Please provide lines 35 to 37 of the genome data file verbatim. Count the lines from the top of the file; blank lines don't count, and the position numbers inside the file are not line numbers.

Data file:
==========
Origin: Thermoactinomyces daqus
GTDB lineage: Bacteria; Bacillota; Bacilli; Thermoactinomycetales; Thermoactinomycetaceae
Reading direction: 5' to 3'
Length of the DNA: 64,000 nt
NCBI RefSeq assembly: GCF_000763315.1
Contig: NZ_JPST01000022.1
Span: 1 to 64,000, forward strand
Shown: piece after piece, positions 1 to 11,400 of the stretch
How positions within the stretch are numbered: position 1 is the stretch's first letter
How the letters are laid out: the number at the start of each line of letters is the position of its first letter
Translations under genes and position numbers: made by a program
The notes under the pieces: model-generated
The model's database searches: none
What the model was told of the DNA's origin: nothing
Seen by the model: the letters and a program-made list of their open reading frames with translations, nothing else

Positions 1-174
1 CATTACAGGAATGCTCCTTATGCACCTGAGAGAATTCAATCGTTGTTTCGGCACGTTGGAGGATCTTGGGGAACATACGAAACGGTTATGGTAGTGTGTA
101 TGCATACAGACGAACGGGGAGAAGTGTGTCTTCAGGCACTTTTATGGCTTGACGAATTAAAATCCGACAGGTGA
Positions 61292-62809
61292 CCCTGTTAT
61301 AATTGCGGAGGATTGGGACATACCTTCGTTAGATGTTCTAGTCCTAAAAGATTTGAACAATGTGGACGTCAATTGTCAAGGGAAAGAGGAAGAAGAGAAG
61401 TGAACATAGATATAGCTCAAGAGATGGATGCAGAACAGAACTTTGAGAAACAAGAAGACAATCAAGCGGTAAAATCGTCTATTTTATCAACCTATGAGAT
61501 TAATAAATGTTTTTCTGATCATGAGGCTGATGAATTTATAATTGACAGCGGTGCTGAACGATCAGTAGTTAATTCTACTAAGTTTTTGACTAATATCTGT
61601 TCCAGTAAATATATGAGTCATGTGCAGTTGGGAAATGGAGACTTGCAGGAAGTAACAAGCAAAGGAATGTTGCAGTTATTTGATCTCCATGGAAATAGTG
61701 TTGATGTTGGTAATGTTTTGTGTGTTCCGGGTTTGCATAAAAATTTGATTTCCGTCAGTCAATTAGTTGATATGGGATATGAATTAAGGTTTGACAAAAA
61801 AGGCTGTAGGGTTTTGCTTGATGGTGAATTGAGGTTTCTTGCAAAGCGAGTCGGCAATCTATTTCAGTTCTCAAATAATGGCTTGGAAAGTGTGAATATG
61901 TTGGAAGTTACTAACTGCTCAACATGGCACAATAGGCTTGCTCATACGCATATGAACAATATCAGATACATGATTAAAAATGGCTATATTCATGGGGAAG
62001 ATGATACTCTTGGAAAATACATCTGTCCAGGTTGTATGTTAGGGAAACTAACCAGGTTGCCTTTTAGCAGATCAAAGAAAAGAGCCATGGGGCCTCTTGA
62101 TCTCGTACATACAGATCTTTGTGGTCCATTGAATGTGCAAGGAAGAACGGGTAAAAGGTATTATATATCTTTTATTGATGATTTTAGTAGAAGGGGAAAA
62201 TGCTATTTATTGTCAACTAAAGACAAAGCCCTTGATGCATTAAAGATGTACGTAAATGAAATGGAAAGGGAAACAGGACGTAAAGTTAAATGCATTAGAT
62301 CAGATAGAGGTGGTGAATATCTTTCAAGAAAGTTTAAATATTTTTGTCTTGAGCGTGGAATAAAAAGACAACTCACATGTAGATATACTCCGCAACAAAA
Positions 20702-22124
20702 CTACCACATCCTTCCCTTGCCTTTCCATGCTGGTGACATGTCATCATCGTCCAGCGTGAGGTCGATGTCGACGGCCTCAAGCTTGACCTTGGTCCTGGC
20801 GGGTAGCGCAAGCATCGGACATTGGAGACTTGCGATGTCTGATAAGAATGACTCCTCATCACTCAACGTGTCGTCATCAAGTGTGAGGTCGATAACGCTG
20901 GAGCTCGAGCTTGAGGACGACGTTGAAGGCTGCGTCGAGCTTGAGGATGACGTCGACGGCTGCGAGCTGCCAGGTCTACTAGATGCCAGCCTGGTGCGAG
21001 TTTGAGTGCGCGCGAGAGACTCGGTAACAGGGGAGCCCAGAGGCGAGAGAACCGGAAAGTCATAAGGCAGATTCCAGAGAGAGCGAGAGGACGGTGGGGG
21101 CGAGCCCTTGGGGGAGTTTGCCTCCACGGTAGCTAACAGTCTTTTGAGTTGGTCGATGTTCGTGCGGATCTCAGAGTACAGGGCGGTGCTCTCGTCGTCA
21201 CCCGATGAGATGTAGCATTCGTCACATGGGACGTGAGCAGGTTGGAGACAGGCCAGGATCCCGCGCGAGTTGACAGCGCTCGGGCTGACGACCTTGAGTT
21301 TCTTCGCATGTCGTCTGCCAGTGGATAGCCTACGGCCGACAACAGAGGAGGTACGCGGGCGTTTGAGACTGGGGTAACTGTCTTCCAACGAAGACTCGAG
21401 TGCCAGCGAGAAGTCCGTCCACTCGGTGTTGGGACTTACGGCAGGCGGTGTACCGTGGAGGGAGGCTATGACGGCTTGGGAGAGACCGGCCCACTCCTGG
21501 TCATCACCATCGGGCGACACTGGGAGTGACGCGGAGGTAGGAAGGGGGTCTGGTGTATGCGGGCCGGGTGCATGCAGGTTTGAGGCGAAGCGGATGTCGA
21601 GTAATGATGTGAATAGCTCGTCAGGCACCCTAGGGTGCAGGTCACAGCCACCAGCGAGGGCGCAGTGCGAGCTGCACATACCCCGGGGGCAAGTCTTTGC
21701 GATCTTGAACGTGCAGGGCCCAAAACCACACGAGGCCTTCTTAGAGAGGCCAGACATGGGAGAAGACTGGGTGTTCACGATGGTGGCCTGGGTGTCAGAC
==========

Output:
20901 GAGCTCGAGCTTGAGGACGACGTTGAAGGCTGCGTCGAGCTTGAGGATGACGTCGACGGCTGCGAGCTGCCAGGTCTACTAGATGCCAGCCTGGTGCGAG
21001 TTTGAGTGCGCGCGAGAGACTCGGTAACAGGGGAGCCCAGAGGCGAGAGAACCGGAAAGTCATAAGGCAGATTCCAGAGAGAGCGAGAGGACGGTGGGGG
21101 CGAGCCCTTGGGGGAGTTTGCCTCCACGGTAGCTAACAGTCTTTTGAGTTGGTCGATGTTCGTGCGGATCTCAGAGTACAGGGCGGTGCTCTCGTCGTCA